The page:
Programming in the pandemic - Linode: Mapping out a new workflow map
The Computer Weekly Developer Network examines the impact of Covid-19 on the software application development community.
With only a proportion of developers classified as key workers (where their responsibilities perhaps included the operations-side of keeping mission-critical and life-critical systems up and online), the majority of programmers will have been forced to work remotely, often in solitude.
So how have the fallout effects of this played out?
This post is written by Will Blew in his capacity as a software engineering manager for Linode – the company is known for its cloud hosting and infrastructure tools that organisations can use to develop, deploy and scale applications with speed and ease.
Blew writes as follows…
Since moving to working remotely every day, we’ve had to be continuously aware of changes to our amazing team members’ lives in a new way. In the current situation, we’re not just working remotely, we’re also helping our children and families with the changes also affecting them.
In general, though, things have been going very well in regards to remote work itself.
The most common thing I’ve seen so far is that the previous workflows that people have adopted may not work in a remote environment. That could be upsetting and lead to lost productivity, but it should also be an opportunity to look at things in context and where you can improve.
One thing I’ve changed since moving to fully remote working is asking about things related to remote work during my regular team one-on-ones. It’s important that everyone on my team(s) have the things needed to do the work in this new way.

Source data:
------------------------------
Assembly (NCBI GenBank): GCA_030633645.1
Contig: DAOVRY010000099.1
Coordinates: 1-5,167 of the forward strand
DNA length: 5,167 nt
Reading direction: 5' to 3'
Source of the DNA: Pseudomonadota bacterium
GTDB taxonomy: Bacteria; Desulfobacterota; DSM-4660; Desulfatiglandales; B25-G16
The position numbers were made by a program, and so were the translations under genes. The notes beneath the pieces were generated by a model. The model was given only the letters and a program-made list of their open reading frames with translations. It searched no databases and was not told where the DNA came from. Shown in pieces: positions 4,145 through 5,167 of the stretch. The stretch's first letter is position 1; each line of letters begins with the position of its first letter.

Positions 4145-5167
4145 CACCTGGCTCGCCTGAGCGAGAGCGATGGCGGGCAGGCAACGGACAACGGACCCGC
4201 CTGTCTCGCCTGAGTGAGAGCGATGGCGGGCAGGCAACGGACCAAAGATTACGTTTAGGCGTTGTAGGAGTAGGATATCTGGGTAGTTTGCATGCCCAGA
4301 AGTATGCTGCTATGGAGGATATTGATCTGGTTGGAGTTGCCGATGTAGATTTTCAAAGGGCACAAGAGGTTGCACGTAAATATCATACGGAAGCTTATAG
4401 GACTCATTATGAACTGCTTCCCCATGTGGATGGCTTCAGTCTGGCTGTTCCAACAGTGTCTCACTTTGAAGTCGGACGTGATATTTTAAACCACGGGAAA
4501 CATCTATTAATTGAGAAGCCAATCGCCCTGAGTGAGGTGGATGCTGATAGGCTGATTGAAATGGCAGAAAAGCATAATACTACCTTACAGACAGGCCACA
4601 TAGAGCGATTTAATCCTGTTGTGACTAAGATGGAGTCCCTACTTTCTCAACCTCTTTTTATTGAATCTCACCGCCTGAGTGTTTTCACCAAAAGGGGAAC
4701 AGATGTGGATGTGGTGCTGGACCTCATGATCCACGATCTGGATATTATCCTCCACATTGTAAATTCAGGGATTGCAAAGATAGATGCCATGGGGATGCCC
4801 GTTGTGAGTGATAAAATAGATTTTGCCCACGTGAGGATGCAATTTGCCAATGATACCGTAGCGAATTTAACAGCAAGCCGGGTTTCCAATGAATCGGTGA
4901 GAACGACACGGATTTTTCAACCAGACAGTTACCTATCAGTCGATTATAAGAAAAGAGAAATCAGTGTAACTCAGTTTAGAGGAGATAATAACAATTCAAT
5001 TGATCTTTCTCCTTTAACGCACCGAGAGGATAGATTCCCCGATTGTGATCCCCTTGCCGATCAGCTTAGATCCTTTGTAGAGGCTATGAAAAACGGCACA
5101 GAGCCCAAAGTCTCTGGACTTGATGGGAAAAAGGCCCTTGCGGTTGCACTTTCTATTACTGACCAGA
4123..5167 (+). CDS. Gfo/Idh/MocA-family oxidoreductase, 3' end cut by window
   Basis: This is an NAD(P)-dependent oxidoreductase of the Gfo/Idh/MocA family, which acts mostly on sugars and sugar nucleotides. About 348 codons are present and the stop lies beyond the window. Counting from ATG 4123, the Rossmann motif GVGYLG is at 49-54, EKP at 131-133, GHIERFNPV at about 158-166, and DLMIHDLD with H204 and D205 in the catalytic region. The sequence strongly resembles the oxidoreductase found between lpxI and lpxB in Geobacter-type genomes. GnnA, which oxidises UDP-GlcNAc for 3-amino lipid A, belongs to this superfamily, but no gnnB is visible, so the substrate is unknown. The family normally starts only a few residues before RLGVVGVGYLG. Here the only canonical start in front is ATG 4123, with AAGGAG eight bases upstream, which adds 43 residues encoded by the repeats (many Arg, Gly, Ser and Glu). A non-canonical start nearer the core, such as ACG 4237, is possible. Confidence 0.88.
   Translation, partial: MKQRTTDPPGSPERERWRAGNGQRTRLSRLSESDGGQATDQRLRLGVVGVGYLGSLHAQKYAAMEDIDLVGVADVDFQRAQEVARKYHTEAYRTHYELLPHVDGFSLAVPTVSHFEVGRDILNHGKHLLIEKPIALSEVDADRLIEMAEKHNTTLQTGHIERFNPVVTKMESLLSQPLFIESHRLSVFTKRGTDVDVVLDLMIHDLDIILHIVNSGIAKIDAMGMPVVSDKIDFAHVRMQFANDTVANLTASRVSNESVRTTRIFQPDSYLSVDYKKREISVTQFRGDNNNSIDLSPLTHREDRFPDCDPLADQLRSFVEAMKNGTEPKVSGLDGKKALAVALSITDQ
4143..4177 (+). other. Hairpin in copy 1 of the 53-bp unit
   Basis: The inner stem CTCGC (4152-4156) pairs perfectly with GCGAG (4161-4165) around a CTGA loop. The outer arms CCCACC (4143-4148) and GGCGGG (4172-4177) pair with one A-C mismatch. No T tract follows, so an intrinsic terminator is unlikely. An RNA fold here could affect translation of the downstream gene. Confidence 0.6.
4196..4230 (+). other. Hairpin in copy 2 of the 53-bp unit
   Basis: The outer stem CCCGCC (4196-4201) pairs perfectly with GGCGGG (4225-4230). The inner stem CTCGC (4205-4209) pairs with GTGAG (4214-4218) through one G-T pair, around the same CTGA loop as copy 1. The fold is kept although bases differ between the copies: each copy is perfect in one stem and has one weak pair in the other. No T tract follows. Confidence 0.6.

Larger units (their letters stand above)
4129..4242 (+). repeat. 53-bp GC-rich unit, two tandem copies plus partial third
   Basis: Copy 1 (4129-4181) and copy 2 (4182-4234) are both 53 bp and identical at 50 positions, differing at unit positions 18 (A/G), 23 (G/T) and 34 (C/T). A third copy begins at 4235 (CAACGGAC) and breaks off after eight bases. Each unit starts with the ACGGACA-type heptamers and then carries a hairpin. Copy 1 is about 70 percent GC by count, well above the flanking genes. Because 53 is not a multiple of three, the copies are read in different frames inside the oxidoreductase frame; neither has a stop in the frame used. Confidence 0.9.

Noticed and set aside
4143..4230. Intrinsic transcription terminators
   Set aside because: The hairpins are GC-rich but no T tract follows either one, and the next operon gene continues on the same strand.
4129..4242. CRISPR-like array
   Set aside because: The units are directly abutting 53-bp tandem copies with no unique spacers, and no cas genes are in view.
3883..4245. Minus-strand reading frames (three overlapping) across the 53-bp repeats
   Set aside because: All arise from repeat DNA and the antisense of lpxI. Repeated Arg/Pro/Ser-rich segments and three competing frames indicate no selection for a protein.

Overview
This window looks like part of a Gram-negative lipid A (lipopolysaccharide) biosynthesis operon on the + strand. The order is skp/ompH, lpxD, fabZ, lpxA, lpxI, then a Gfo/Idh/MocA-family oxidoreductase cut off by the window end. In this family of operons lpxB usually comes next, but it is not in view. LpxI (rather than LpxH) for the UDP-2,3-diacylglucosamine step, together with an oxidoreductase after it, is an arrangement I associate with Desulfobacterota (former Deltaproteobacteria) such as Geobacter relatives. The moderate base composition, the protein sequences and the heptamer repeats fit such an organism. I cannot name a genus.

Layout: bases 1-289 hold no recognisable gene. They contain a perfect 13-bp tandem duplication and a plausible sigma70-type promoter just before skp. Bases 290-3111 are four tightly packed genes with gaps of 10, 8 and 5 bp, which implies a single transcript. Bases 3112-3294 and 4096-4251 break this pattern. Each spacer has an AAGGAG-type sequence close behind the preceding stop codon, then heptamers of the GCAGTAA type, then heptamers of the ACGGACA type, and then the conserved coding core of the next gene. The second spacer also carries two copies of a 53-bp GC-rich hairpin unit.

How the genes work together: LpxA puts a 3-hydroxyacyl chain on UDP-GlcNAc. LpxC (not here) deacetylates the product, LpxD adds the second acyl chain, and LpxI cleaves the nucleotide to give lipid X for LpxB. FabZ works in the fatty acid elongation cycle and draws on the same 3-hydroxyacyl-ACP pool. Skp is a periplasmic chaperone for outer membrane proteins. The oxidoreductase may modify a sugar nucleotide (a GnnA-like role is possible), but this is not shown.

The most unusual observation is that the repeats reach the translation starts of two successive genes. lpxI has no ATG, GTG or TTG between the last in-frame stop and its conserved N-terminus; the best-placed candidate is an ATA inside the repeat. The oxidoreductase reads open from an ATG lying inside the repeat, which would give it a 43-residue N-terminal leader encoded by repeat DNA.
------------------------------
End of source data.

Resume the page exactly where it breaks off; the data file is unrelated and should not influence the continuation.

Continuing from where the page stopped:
During our team meetings, using online whiteboards and other collaborative tools we’d normally use in person has been a big change. Pretty much any time we would have used some type of physical tool we’re looking for an alternative we can all collaborate on from the multiple locations we’re at in the country.
Mapping out a new map
Personally, I’ve tried to map the practices I had when working in the office to my home.
If I took 5 minutes to go get coffee or walk around a block before context switching, now it’s my kitchen or walking (awkwardly) around the house. I’ve found translating these types of things is important to me for some type of structure since they’re specific to my work day.
Overall, I think balancing home life and work life has been difficult and continues to require assessment. We have to make sure we’re all taking the time we need to decompress from the changes and events happening all around us pretty much every day.
We are still keen to look at new technologies and how we can keep innovating.
The GPU factor: getting hands-on
My colleagues have done some great work around AI and GPUs and how to offer the functionality and power here to customers, so they have had to do a lot of that work during lockdown. When you are dealing with physical things like graphics cards in hundreds of machines, you don’t have the luxury of only working remotely, so they have had to go in. They have done an amazing job in the circumstances.
I feel that this time has given businesses, organisations and teams the opportunity to evaluate if remote work can be a possibility for them in the future, when previously they may have been hesitant to explore it.
While this isn’t a normal remote working situation by any means, I’d argue it’s a much more difficult one. If you’re able to do well or even thrive during this time it could really change your position on the never-ending debate of ‘Can we work remotely?’